World chemical outlook 2017

Business people are by nature optimists, and that was true a year ago when companies and economists forecast a buoyant 2016 for the global chemical economy. In the end, however, business didn’t live up to expectations. U.S.
chemical production rose a sluggish 1.6%, and European output didn’t grow at all. Overall economic growth slowed in China and India. Perhaps chastened, the Europeans have lowered their outlook for 2017. But in the U.S. and Asia, industry executives are once again calling for a good year ahead. Given the political uncertainty roiling much of the world, those executives would be wise to have a “plan B” at hand.

Normally, a year in which a lot of new chemical capacity opens is a period of dampened prices and thin profit margins. But the slew of new ethylene plants destined to come on stream in 2017 doesn’t necessarily mean it will be a bad year for petrochemical makers.

The biggest names in petrochemicals—Dow Chemical, ExxonMobil, and Chevron Phillips—each have world-scale ethylene cracker complexes slated to start up on the U.S. Gulf Coast in 2017. Other firms, such as Mexichem, Indorama, and LyondellBasell Industries, are completing smaller crackers and large ethylene expansions.

Observers say this new capacity is sorely needed. LyondellBasell CEO Bob Patel told analysts in November that he doesn’t expect a repeat of the late 2000s, when a fleet of new crackers in the Middle East flooded the world with new production. From 2007 to 2011, when there was a recession, global capacity addition exceeded growth in demand by about eight crackers worth of output.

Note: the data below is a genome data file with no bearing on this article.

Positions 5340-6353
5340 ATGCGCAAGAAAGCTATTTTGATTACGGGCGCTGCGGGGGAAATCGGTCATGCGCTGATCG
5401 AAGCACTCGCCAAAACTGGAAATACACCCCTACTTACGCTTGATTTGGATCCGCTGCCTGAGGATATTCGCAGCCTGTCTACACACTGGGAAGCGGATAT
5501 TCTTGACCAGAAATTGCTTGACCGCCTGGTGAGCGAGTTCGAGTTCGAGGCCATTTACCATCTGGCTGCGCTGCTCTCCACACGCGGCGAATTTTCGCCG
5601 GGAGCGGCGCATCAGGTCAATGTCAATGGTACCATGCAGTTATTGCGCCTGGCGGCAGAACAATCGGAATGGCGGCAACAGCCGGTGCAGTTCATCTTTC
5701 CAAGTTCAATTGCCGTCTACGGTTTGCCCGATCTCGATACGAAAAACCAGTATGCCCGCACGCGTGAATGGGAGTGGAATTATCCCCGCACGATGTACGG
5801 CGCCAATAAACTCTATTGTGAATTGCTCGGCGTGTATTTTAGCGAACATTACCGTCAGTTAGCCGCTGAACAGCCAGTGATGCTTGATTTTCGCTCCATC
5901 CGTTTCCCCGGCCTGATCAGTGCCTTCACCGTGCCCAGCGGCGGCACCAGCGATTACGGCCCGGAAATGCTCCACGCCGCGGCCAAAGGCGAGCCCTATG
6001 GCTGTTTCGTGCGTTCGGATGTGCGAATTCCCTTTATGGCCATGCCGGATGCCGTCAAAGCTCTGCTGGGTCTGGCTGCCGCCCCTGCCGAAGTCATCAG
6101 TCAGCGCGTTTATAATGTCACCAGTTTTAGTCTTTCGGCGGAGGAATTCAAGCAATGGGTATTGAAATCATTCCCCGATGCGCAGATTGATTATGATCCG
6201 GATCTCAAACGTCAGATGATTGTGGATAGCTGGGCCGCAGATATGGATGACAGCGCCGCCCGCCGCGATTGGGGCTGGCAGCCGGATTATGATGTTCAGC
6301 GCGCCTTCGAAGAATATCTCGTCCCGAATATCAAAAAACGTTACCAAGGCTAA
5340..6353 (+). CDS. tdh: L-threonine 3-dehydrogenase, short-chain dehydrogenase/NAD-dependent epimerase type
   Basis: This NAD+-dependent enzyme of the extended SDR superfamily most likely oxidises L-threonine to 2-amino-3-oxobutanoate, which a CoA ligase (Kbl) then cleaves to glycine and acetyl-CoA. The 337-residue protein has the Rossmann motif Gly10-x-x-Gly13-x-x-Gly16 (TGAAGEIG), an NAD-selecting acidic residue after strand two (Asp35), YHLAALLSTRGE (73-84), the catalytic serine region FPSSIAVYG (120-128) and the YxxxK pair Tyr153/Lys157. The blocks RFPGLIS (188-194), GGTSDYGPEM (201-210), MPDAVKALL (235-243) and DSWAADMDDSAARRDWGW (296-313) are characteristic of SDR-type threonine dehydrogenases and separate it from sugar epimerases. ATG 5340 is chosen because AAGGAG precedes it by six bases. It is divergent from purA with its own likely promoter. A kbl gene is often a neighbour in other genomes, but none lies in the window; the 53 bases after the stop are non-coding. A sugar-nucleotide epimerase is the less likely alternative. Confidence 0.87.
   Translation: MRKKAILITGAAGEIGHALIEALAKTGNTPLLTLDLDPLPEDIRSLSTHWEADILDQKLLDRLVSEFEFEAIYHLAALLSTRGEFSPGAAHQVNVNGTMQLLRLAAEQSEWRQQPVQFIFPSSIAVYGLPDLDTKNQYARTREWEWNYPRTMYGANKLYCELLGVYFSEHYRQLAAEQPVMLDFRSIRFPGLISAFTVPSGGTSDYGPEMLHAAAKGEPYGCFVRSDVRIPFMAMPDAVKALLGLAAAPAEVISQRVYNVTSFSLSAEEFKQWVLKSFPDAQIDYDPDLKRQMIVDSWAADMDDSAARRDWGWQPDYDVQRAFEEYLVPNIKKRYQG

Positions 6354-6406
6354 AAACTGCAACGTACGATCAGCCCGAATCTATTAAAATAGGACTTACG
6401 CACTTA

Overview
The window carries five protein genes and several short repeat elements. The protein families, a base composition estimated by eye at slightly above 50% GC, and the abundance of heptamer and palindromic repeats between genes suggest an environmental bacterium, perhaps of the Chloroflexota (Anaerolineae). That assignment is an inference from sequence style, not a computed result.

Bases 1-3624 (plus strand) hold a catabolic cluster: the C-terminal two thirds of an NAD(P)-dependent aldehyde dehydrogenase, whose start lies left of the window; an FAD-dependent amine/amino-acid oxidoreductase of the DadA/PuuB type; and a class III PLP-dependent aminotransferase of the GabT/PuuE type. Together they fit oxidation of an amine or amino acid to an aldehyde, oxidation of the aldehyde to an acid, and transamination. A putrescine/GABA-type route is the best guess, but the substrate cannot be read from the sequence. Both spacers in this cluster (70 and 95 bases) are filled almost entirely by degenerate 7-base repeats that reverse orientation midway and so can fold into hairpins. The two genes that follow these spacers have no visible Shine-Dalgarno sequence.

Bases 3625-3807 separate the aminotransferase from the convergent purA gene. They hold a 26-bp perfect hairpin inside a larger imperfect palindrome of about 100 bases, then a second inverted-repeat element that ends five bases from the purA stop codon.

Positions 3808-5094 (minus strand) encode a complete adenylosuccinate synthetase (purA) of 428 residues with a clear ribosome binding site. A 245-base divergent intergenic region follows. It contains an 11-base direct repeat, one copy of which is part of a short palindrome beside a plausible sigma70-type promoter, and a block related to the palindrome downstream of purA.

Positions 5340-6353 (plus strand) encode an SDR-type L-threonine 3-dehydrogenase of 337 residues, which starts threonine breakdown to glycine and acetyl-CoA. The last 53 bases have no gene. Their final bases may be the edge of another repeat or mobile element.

But over the past five years, demand has outstripped new supply by about three ethylene crackers worth. “Even with eight cracker equivalents forecast to come online in the U.S. by 2021, the forecast is relatively balanced over the next five years,” Patel said.

“The globe has no spare capacity like it did when the big Middle East wave came,” points out Steve Lewandowski, vice president of olefins at the consulting firm IHS Markit.

Lewandowski says the market for ethylene will only get tighter for most of 2017. He doesn’t expect the big new crackers to start up midyear as scheduled. Given the complexity of turning on massive multi-billion-dollar units, he says, the fourth quarter is a more realistic expectation. And it could be well into 2018 before these plants ramp up and operate full out.

Moreover, Lewandowski points out that most firms, including Chevron Phillips and ExxonMobil, aim to get their polyethylene plants running before they inaugurate new ethylene crackers. To do so, they will need to tap the limited quantities of ethylene available in the merchant market. “We definitely won’t have enough ethylene in the U.S. to fill out all the derivatives,” he says.

The new year is beginning with higher oil prices. In November, OPEC and Russia agreed to a deal that would cut global oil production by about 1%. Prices jumped from about $45 per barrel to more than $52 in the subsequent weeks.

In Lewandowski’s view, that kind of modest movement in oil prices is not enough to undermine petrochemical consumption. “If we jumped to $120 I would say something different, but a move $10 up, I don’t think it’s a killer for global demand,” he says.

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